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Quaker State Corporation was incorporated in 1931 in Oil City, PA. It was created with the mergence of 19 smaller companies. One of these, James B. Berry Sons Co., had begun drilling oil shortly after Edwin Drake drilled the first oil well in the Titusville, PA area in 1859.

The name "Quaker State" was first used by T. G. Phinny in 1913. He wanted to set apart the motor oil he was selling from that of the other oil companies. In 1914 the Franklin Motor Co. of Syracuse, NY chose Quaker State motor oil to be use in their cars. They had been looking for a lubricant that could withstand the high operating temperatures that the engines in their cars produced. The Franklin Motor Co. put a five gallon can of Quaker State oil under the front seat of every car that they shipped out.

As the nation got into the mechanical age, the demand for oil in transportation and industry increased. In 1936, the Standard Oil Co. of Indiana concurred to sell Quaker State oil in its service stations. Eventually, all Standard Oil stations sold Quaker State along with their own brand.

In the early 1940s Quaker State began to develop and use additives to improve the quality of its product. The military sanctioned it for use during World War II. After the war automobile manufacturers began to increase the size and horsepower of their cars. Quaker State continued to improve its oil by adding anti-wear, anti-rust, and high detergency properties to its oil. Advertisements of the day publicized it as the champagne of motor oils.

In the 1950's Quaker State began to mass market their products. Their motor oil was now available in auto parts stores and department stores. They initiated an advertising campaign with the catchphrase "Quaker State your car, to keep it running young." Also in the early 1950s they purchased McClintock Well No.1, the oldest producing oil well in the world. They would operate it a few times a year to keep the record going. The well is located a couple miles north of Oil City.

In 1964 they began to diversify with the purchase of Truck-Lite, a company that made safety lighting for the commercial trucking industry. In 1984 Quaker State was the first oil company to sell their oil in a plastic bottle. In 1985 they acquired Minit-Lube, changing the name to Q-Lube and in the process they expanded into the consumer service sector.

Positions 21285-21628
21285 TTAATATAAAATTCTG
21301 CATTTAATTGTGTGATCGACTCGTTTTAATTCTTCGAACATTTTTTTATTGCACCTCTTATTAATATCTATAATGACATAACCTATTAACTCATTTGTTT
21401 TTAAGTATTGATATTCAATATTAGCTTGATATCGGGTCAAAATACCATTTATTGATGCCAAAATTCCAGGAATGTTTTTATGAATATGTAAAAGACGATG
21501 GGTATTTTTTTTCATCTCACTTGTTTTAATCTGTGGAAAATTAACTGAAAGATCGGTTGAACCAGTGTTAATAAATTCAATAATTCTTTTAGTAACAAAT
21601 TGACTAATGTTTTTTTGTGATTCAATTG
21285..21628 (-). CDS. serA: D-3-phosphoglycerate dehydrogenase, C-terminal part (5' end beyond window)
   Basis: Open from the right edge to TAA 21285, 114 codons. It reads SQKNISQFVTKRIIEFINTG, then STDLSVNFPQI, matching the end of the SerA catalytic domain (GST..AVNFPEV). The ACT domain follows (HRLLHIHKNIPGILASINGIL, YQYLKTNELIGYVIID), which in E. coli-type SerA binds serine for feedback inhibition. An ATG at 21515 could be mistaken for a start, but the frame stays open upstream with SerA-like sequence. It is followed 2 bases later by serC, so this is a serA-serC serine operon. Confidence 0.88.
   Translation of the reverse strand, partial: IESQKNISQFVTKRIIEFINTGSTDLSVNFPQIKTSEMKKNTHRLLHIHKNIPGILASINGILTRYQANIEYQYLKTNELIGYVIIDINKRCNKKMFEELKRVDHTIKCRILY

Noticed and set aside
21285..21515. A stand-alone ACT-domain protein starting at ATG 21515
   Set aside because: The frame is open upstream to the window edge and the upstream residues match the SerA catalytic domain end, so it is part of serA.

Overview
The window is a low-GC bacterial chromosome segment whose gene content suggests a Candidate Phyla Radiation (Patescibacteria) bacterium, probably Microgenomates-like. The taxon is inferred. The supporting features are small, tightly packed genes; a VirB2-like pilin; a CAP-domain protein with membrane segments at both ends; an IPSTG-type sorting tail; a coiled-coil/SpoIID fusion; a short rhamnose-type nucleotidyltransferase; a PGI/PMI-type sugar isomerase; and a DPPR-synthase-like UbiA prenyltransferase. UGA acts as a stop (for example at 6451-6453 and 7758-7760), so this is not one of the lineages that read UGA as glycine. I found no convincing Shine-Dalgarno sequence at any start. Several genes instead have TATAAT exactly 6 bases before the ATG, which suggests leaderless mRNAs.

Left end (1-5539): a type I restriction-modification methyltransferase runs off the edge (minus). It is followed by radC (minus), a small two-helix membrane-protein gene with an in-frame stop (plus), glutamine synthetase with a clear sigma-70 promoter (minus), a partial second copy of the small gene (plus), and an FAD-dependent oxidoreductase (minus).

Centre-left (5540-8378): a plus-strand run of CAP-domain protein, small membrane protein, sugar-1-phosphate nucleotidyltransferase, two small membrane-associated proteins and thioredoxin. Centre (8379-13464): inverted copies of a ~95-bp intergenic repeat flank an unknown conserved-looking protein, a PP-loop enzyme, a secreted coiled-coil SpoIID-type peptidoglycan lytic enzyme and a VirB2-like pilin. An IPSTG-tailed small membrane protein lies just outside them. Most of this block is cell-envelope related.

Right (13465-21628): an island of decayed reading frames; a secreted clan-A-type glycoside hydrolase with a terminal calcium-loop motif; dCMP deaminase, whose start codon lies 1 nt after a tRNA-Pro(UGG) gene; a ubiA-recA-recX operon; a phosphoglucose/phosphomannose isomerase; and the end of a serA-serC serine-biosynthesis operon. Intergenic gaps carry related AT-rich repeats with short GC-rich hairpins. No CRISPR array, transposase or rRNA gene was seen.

Herb Baum was brought into the company as CEO in 1993. He was the first person hired from outside the ranks to a high level executive position. Baum had been CEO of Campbells Soup Co.. Quaker State had been in a slump. They had dropped from number one in motor oil sales to number three. Their stock dividend was down and the stock had not split in over 20 years.

Shortly after Baum's arrival he discovered that the company was barely turning a profit. He made some changes that the local fellows were averse to doing. He fired their ad agency and cut dividends in half, from 20¢ a share to 10¢ a share. He trimmed some of the staff and sold off a couple of unnecessary holdings.

In 1995, Baum dropped the bomb on Oil City. It was announced that Quaker State was moving from the Quaker state to Dallas, TX. It was devastating to a small town in the rust belt. Pennzoil had relocated to Houston, Texas 30 years earlier from Oil City. Rumors that Quaker State would move circulated for years and the time had finally come.

On December 30, 1998 Quaker State Corporation merged with Pennzoil's oil changing business to form Pennzoil-Quaker State Company. On October 1, 2002, Shell Oil Company, an affiliate of Royal Dutch/Shell Group of companies aquired Pennzoil-Quaker State Company.

Sources:
OIL CITY: The Town That Grew Up With Oil. Oil City, PA: Venango Museum of Art, Science and Industry, 1989.
Katie Fairbank. "Quaker State gearing up for future.""Reporter News" July 6, 1997. (www.texnews.com/biz97/quaker070697.html)
"Quaker State: A History of Industry Leadership" (www.quakerstate.com/pages/about/history.asp)

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